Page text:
Monday, November 4, 2013

Non-Fiction Monday/ Blog Tour: For the Good of Mankind? The Shameful History of Human Medical Experimentation

by Vicki Oransky Wittenstein. 96 p. Twenty-First Century Books/ Lerner Publishing Group, October 28, 2013. 9781467706599. (Copy provided by publicist in return for review and participation in blog tour.)

Human experimentation? On children? Author Wittenstein pulls no punches. In the introduction of this compelling, yet horrifying book, readers meet adorable Simeon Shaw, a four-year-old Australian lad stricken with bone cancer, with little hope for a cure. Enter the American Red Cross, doctors at a San Francisco hospital and the US Army, who air-lifted Simmy and his mum to the US for "treatment." Instead of being treated, Simmy was injected with radio-active material so that that doctors could track the absorption of the toxins. He was returned to Australia and died about nine months later.

This is one tough but important read. Ms Wittenstein delves into the surprisingly dodgie history of medicine, mostly in the United States going back to the 1700's to expose some horrific abuses of human guinea pigs, mostly the poor and powerless in society, slaves, prisoners, orphans and other voiceless individuals.

Despite the Hippocratic Oath, which dictates that doctors do no harm and despite the Nuremberg Code, which arose after the horrors of Nazi experimentation on Jews in concentration camps were exposed, abuses in the conduct of clinical trials exist to this very day. Indeed, the area of medical ethics continues to be hotly debated as newer issues arise, such as biospecimen research, stem cell research and other genetic research.

There are archival photographs, some dark and grainy, but all well-captioned. Text boxes weave in extra information, such as the Eugenics Movement, the Manhattan Project, and the Thalidomide tragedy. Detailed source notes on each chapter conclude the volume along with a selected bibliography, and lists of books, websites, films and interviews for further reading.

The book is a must-purchase for high school libraries and, would be appropriate for guided close-reading in the hands of an adept middle school language arts or social studies teacher. A section entitled, Critical Analysis: What do you think? provides intriguing questions for discussion. Additionally, check out the author's website (below)for more resources, including Common Core links.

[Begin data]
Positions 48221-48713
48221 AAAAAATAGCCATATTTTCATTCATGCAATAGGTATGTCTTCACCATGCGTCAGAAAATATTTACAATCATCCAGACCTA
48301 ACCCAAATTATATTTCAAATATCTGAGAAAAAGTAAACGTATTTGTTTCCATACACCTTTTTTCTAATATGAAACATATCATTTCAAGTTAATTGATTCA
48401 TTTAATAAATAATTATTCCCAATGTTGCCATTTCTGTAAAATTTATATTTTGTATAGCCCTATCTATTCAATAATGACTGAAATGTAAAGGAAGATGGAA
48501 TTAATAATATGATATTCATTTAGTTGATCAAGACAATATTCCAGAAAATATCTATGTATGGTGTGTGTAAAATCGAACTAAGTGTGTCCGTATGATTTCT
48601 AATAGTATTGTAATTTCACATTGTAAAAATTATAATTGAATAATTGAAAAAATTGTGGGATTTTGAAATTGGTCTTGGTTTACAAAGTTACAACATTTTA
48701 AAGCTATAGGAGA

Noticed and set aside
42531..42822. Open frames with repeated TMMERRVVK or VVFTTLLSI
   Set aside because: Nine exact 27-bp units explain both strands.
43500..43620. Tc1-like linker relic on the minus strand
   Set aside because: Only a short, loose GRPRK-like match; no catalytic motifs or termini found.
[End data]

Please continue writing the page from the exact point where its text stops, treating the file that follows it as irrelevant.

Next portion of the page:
I enjoyed the author's debut, Planet Hunters and look forward to reading more compelling, meticulously researched informational books from her in the future.

Author Bio and Blog Tour Information:

Photo credit: Joel Greenberg

VICKI ORANSKY WITTENSTEIN has always been curious about new ideas, people, and places. That curiosity has taken her life in many different directions.  So far, she has been a student, a criminal prosecutor, a writer, and an advocate for children and families.  She is the author of a number of science and history articles for young readers, as well as the book Planet Hunter: Geoff Marcy and the Search for Other Earths, which won the 2013 Science Communication Award from the American Institute of Physics.  She lives with her family in Brooklyn, New York. For more information, and for a free discussion guide, visit

Follow her blog tour!

blog URL
Mon, Nov 4
Tues, Nov 5
The Prosen People
Thurs, Nov 7
The Nonfiction Detectives
Fri, Nov 8
Growing with Science
Mon, Nov 11
Ms. Yingling Reads
Tues, Nov 12
Through the Wardrobe
Wed, Nov 13
Kid Lit Frenzy
Thurs, Nov 14
Fri, Nov 15
The Fourth Musketeer

Non-Fiction Monday is hosted this week by Apple with Many Seeds.


  1. Thanks for your kind thoughts, Brenda. I hope the book will inspire kids to question what is right and wrong, and to take an ethical stand for what they believe in.

  2. Thanks for taking part in today's Nonfiction Monday event. Your recommendation looks gripping and pretty intense. I'm hooked.
    Apples with Many Seeds